I remembered Fred described as helpful, generous. He probably would have helped a stranger in distress, especially one as smooth and clean-cut as Steven Spurrier.

  "When the Cherokee's back on the Interstate, Spurrier leans over and unzips his bag, puts on gloves, booties, and slips out his gun, points it at the back of Deborah's head ...."

  I thought of the bloodhound's reaction when he had sniffed the seat where it was believed Deborah had been sitting. What the dog had detected was her terror.

  ". . . He orders Fred to drive to the spot Spurrier's already picked in advance. By the time they stop on the logging road, Deborah's hands have probably already been tied behind her back. Her shoes and socks are off.

  Spurrier orders Fred to take off his shoes and socks, then binds his hands. Spurrier orders them out of the Cherokee and walks them into the woods. Maybe he's wearing night vision goggles so he can see. He might have had those in his bag, too.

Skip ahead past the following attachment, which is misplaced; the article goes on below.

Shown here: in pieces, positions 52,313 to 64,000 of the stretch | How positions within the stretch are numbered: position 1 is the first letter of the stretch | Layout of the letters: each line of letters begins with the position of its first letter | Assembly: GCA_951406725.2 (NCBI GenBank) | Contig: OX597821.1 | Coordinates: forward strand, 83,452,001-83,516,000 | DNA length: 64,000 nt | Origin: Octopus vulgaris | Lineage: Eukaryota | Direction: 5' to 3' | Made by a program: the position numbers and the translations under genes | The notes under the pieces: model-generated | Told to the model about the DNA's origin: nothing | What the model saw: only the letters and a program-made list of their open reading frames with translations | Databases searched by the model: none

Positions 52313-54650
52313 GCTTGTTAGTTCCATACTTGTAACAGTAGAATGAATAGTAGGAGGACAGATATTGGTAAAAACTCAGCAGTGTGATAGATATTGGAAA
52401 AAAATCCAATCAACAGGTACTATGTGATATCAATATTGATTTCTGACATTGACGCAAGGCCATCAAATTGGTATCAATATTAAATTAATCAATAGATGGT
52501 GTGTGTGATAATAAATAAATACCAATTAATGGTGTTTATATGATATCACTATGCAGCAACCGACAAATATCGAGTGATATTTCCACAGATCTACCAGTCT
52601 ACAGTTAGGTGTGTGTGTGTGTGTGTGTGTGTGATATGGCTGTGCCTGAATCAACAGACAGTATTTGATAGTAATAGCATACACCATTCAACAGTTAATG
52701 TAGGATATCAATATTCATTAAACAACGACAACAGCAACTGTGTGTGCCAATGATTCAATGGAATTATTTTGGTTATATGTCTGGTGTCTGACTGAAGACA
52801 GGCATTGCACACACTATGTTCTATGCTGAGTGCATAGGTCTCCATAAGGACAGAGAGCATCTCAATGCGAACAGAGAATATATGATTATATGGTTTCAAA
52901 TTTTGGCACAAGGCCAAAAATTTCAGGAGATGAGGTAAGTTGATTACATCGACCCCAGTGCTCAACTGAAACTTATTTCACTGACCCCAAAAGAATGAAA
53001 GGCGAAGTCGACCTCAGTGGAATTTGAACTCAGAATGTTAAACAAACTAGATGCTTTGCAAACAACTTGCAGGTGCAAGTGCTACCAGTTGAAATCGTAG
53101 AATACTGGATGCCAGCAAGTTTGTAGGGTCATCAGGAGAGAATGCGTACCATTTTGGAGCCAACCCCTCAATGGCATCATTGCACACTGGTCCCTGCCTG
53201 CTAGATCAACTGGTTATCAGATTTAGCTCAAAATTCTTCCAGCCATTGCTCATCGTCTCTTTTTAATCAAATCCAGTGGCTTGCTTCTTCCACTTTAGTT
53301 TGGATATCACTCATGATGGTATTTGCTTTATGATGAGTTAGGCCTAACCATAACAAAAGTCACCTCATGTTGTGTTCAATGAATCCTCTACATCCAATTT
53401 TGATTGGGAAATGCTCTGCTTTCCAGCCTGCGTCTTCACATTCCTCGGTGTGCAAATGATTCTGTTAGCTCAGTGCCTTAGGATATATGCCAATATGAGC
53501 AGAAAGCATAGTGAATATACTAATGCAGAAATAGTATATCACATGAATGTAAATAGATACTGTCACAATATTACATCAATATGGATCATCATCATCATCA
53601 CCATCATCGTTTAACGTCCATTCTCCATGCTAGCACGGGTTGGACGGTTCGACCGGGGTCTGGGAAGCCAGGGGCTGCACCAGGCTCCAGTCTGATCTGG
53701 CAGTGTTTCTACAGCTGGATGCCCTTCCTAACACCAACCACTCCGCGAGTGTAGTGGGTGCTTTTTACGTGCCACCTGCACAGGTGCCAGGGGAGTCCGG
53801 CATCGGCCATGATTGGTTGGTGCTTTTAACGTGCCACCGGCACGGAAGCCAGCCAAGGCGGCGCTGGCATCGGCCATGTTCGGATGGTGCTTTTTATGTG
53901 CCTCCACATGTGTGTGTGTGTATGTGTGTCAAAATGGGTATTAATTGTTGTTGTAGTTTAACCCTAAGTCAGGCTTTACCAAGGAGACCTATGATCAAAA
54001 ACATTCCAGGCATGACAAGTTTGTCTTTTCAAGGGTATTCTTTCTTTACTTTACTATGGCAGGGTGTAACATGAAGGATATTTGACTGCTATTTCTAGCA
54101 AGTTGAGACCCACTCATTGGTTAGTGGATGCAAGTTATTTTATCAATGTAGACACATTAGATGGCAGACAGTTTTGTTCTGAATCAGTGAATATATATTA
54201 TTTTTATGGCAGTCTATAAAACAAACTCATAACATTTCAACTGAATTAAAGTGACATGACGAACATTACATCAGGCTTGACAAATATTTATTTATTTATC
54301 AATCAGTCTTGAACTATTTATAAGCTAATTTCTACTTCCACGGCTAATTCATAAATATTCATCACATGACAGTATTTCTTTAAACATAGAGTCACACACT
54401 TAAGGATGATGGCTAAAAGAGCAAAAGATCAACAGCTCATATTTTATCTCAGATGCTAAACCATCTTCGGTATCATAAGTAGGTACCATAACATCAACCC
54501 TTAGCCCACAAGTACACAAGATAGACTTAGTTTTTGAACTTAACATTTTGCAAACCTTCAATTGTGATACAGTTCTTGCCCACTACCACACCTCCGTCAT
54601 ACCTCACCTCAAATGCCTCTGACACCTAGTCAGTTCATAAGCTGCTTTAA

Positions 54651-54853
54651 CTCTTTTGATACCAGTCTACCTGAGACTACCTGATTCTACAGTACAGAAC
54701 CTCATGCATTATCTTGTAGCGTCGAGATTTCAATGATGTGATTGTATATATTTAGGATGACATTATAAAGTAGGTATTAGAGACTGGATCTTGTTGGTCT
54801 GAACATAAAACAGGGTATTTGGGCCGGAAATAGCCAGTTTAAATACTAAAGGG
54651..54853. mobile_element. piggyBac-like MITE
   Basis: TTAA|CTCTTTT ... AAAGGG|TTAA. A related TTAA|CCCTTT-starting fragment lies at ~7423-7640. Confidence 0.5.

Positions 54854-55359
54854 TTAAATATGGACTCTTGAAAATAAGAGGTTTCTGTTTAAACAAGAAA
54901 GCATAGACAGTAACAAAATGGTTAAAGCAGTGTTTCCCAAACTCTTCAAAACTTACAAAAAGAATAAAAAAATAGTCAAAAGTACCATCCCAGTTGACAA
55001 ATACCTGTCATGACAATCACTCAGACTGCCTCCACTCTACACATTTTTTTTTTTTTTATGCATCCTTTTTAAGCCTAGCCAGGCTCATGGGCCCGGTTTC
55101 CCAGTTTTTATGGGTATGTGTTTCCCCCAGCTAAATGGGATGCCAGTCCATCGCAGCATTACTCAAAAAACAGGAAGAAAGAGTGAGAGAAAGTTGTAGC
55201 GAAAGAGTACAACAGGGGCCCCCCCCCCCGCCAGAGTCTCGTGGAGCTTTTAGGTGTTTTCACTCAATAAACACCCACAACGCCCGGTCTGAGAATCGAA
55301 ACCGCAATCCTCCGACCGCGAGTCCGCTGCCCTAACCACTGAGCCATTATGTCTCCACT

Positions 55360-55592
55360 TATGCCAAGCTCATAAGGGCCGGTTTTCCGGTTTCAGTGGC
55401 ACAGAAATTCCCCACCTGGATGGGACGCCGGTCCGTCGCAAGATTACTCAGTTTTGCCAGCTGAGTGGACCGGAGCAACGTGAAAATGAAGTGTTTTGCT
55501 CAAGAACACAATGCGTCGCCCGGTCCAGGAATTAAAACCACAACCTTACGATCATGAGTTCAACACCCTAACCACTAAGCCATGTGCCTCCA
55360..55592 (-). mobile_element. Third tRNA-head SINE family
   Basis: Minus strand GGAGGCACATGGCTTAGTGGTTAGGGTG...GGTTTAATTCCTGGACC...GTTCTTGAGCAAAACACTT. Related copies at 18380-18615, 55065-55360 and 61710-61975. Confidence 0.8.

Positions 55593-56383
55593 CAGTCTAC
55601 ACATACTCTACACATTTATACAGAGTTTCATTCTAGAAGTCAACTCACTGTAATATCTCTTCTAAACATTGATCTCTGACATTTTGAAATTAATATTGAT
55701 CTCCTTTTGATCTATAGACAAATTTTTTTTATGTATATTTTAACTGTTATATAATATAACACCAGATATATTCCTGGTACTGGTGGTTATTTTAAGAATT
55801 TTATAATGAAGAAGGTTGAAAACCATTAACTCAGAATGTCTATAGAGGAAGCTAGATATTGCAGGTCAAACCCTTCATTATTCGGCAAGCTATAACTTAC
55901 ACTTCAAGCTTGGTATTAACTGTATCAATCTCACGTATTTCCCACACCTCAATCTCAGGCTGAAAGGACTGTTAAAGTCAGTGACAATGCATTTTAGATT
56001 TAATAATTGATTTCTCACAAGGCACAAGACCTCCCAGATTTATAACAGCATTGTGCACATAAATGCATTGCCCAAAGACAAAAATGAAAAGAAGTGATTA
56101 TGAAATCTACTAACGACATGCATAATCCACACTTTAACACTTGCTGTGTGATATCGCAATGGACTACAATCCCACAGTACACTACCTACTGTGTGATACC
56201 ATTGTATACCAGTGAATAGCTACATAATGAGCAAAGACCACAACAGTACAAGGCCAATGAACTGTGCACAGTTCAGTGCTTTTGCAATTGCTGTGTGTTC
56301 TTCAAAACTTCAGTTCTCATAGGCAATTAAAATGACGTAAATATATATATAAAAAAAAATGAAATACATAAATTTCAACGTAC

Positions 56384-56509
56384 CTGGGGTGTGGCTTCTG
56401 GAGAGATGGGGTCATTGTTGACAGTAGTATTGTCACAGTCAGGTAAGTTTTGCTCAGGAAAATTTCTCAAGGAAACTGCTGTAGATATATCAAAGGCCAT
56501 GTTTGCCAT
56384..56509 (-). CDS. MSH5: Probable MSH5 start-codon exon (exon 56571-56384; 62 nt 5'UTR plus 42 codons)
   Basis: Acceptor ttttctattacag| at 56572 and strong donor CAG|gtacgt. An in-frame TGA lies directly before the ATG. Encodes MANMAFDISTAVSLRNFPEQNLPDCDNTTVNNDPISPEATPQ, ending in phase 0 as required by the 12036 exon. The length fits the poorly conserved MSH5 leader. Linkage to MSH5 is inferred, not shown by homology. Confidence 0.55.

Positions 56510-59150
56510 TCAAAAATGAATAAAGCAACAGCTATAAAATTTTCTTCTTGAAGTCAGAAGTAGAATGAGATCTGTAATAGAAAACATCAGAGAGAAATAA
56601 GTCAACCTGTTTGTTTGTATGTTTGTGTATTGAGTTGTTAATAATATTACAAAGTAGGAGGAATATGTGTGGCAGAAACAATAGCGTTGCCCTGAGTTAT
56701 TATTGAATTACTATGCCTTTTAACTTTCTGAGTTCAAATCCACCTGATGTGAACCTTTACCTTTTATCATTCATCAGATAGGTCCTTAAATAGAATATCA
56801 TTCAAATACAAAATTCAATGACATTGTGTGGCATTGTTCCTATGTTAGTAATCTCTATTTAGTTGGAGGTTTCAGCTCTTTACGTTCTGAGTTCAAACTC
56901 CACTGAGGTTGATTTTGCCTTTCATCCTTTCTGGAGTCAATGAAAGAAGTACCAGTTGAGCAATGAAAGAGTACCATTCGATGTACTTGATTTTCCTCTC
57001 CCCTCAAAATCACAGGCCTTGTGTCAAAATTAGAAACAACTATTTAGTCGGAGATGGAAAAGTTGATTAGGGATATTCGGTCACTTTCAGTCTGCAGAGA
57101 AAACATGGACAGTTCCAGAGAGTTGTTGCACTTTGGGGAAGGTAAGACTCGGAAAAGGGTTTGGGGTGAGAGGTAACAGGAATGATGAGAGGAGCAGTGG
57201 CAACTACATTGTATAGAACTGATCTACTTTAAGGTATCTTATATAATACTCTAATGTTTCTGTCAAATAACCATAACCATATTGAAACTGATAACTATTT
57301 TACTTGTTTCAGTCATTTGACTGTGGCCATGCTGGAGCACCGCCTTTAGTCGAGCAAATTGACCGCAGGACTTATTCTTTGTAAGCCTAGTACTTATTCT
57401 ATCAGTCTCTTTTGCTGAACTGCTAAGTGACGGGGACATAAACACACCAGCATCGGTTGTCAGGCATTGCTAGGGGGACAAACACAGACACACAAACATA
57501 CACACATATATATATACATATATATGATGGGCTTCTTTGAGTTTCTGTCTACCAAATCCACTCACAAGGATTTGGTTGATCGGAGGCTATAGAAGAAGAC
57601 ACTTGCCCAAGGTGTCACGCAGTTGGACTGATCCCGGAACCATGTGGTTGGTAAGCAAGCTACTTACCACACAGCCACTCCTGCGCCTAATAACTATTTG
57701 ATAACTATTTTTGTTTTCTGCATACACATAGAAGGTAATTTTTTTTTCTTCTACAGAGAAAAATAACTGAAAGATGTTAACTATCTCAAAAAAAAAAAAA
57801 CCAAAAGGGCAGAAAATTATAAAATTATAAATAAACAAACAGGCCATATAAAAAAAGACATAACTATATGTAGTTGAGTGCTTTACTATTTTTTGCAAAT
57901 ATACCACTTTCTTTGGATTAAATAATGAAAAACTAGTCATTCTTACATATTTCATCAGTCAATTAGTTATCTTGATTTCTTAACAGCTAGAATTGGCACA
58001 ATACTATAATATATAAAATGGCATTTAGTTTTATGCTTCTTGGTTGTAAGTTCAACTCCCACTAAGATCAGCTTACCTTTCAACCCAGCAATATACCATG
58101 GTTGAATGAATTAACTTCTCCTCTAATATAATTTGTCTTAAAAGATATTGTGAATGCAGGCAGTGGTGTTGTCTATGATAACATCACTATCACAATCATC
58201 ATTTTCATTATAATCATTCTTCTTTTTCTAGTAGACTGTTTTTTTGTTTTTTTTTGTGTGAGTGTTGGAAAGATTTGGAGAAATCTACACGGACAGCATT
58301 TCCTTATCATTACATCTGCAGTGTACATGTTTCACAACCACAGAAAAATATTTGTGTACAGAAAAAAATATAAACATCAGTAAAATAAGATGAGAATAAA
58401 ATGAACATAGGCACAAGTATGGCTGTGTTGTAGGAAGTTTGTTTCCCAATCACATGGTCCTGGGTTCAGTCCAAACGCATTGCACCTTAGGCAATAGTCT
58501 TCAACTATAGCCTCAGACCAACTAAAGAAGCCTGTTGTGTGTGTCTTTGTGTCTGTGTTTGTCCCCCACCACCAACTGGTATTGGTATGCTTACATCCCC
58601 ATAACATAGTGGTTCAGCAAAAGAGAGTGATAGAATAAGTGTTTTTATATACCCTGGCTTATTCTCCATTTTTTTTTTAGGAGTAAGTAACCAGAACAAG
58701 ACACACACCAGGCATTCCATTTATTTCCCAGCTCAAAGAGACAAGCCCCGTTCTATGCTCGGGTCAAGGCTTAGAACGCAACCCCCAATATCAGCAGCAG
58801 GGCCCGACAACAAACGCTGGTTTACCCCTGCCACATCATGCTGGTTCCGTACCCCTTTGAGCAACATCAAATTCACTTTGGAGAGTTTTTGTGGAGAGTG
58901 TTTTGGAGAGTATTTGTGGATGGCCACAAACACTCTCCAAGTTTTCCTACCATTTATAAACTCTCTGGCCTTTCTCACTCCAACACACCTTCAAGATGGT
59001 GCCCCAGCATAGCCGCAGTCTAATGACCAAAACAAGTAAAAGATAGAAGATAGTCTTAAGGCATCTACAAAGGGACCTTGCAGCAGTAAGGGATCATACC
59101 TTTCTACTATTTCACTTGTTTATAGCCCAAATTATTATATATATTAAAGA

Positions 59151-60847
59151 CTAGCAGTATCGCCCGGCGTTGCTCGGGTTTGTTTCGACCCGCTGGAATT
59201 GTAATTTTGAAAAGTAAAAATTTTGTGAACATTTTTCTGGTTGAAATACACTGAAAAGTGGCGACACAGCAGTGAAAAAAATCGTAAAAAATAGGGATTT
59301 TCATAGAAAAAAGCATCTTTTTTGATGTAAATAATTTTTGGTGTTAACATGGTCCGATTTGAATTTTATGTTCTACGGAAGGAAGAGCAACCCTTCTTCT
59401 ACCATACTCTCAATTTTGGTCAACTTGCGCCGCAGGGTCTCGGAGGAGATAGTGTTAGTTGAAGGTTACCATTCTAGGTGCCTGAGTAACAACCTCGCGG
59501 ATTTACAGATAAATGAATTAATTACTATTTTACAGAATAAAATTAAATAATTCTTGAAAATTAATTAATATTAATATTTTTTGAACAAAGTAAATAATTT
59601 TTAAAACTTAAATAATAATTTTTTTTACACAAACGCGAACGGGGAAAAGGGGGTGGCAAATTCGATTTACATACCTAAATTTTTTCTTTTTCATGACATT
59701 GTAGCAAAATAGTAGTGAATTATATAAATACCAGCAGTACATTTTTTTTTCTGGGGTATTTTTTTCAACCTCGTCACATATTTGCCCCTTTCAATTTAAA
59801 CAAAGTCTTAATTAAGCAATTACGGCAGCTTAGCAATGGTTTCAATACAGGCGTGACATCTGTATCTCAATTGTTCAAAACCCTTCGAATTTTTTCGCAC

"Then he starts his game with them," Marino went on in a detached voice. "He takes out Fred first, then goes after Deborah. She resists, gets cut, and he shoots her. He drags their bodies to the clearing, positioning them side by side, her arm under his, like they was holding hands, holding on to each other. Spurrier smokes a few cigarettes, maybe sits out there in the dark by the bodies, enjoying the afterglow. Then he heads back to the Cherokee, takes off his warm-up, gloves, booties, puts them in a plastic bag he's got inside his gym bag. Maybe puts the kids' shoes and socks in the bag, too. He drives away, finds some deserted place with a coin-operated vacuum and cleans out the inside of the Cherokee, especially the driver's area where he's been sitting. All done, and he disposes of the trash bag, maybe in a Dumpster. I'm guessing he put something over the driver's seat at this point. Maybe a folded white sheet, a white towel in the first four cases - " "Most athletic clubs," I interrupted, "have a linen service. They keep a supply of white towels in the locker rooms. If Spurrier does keep his murder kit in a locker somewhere - "

  Marino cut me off. "Yeah, I'm reading you loud and clear. Damn. Maybe I'd better start working on that one pronto."